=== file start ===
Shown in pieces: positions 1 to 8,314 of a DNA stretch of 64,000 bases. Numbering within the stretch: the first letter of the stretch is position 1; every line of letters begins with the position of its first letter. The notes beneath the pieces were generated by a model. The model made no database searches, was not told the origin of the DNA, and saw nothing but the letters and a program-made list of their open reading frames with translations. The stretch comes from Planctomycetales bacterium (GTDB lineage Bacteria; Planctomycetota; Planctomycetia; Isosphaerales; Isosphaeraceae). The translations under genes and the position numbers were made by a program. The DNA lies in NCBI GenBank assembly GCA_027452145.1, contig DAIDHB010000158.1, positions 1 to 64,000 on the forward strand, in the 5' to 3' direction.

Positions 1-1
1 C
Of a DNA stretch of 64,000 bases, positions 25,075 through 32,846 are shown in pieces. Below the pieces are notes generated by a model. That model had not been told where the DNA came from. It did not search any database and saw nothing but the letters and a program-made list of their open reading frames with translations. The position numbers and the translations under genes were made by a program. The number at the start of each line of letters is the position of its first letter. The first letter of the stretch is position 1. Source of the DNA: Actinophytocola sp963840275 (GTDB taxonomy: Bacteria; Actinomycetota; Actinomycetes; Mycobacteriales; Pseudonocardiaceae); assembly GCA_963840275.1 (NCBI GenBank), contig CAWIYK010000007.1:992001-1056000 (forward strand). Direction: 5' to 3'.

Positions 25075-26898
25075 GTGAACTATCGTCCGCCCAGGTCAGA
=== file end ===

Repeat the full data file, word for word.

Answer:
Shown in pieces: positions 1 to 8,314 of a DNA stretch of 64,000 bases. Numbering within the stretch: the first letter of the stretch is position 1; every line of letters begins with the position of its first letter. The notes beneath the pieces were generated by a model. The model made no database searches, was not told the origin of the DNA, and saw nothing but the letters and a program-made list of their open reading frames with translations. The stretch comes from Planctomycetales bacterium (GTDB lineage Bacteria; Planctomycetota; Planctomycetia; Isosphaerales; Isosphaeraceae). The translations under genes and the position numbers were made by a program. The DNA lies in NCBI GenBank assembly GCA_027452145.1, contig DAIDHB010000158.1, positions 1 to 64,000 on the forward strand, in the 5' to 3' direction.

Positions 1-1
1 C
Of a DNA stretch of 64,000 bases, positions 25,075 through 32,846 are shown in pieces. Below the pieces are notes generated by a model. That model had not been told where the DNA came from. It did not search any database and saw nothing but the letters and a program-made list of their open reading frames with translations. The position numbers and the translations under genes were made by a program. The number at the start of each line of letters is the position of its first letter. The first letter of the stretch is position 1. Source of the DNA: Actinophytocola sp963840275 (GTDB taxonomy: Bacteria; Actinomycetota; Actinomycetes; Mycobacteriales; Pseudonocardiaceae); assembly GCA_963840275.1 (NCBI GenBank), contig CAWIYK010000007.1:992001-1056000 (forward strand). Direction: 5' to 3'.

Positions 25075-26898
25075 GTGAACTATCGTCCGCCCAGGTCAGA